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In Financial Forecasting, Time to Plan for the Worst

Karen Minich-Pourshadi, for HealthLeaders Media, October 10, 2011

Robert Shapiro, senior vice president and CFO at North Shore–Long Island Jewish Health System in Great Neck, NY, is vexed by some recent data. In his more than three decades in healthcare finance, it’s the first time that patient volume has been flat. Moreover, it’s also the first time Shapiro has had to do a financial forecast for the $6 billion–plus organization in which he is predicting zero Medicare and Medicaid increases. The double whammy is “very unusual, and it will greatly affect us,” he says. 

It’s nearly the same story in Frederick, MD, where Michelle Mahan, senior vice president and CFO at the 295-bed Frederick Memorial Regional Health System, is tracking flat patient volume and declines in Medicare and Medicaid reimbursements. She’s scouring the hospital’s operating data for clues about why patient volume has dropped off, where patient increases might be found, and how it all affects her upcoming financial forecast.

Flat or declining patient volumes are to be expected – five years from now. The reduction of inpatient hospital care is a goal of healthcare reform; better quality outpatient care should result in less inpatient volume. However, it’s far too early for any readmission reduction projects or medical home pilot to be bearing fruit. So, where have all the patients gone? My guess is that they may be at home searching job listings and holding off on spending, medical and otherwise.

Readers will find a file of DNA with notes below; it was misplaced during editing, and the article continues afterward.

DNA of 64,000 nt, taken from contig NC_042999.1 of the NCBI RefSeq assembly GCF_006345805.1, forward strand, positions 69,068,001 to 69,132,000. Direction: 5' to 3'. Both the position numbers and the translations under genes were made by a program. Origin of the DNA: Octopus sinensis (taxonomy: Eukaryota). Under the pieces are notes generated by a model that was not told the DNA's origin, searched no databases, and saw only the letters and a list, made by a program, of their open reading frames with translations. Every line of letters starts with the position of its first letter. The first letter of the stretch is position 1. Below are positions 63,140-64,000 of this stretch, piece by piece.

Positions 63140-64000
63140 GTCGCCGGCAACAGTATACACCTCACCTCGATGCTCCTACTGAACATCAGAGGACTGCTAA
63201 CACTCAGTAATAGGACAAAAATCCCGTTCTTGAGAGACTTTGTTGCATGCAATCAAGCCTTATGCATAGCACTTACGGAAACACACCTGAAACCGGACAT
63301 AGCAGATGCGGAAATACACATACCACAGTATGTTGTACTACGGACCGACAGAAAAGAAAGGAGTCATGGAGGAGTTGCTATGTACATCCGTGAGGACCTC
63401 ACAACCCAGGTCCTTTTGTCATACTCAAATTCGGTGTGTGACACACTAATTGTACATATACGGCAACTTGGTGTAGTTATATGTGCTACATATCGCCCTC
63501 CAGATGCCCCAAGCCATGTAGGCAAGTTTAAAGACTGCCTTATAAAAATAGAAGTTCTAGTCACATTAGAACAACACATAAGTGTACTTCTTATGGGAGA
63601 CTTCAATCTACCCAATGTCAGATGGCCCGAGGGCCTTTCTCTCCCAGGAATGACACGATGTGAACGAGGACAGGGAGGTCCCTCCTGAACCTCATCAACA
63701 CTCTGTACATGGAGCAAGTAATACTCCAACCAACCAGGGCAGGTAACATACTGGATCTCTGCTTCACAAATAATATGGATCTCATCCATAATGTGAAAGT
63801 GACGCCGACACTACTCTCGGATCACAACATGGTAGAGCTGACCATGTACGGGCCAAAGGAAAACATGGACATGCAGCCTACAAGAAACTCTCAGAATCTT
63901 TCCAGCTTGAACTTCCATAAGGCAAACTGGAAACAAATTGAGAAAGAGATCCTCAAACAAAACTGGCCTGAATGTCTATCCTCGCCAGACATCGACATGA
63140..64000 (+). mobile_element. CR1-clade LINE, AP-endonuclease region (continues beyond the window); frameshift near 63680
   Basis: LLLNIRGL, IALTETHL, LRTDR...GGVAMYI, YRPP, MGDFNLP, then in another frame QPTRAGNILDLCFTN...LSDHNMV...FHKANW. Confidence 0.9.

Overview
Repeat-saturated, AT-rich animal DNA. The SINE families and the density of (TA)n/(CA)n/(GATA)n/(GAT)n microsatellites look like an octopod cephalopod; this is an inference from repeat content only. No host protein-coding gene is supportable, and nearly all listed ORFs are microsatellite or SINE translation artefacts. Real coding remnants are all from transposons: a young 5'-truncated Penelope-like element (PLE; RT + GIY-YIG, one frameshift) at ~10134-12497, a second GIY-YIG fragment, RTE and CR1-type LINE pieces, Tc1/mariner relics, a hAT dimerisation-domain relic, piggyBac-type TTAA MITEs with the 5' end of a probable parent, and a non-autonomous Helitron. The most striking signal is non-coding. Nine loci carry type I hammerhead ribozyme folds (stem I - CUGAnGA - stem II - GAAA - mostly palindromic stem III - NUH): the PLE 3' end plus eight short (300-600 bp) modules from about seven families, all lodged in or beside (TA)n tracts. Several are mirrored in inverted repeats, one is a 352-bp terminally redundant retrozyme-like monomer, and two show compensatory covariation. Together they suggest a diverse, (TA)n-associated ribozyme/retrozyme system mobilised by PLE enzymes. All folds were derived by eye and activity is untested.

The monthly Bureau of Labor Statistics data released last Friday may offer some clues about why patient volume is flat for some healthcare organizations. In September, the number of jobs in the U.S. grew by a paltry 103,000. It was enough of an uptick to keep pace with population growth, but alas not enough to reduce the national unemployment rate of 9.1%.

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1 comments on "In Financial Forecasting, Time to Plan for the Worst"


Jackie Larson (10/11/2011 at 11:34 AM)
This article does a great job of presenting the problem and framing the factors at play. Without a doubt, implementing best practice labor management solutions, and leveraging BI tools to help drive efficiencies (which improve patient care) is a measure to stop the hemorrhaging. Labor, after all, is anywhere from 50% to 70% of a healthcare organization's budget. While we have very little control over the external factors discussed in this article (flat patient volume and government cuts to Medicare and Medicaid), we have a lot of control over how we manage our organizations.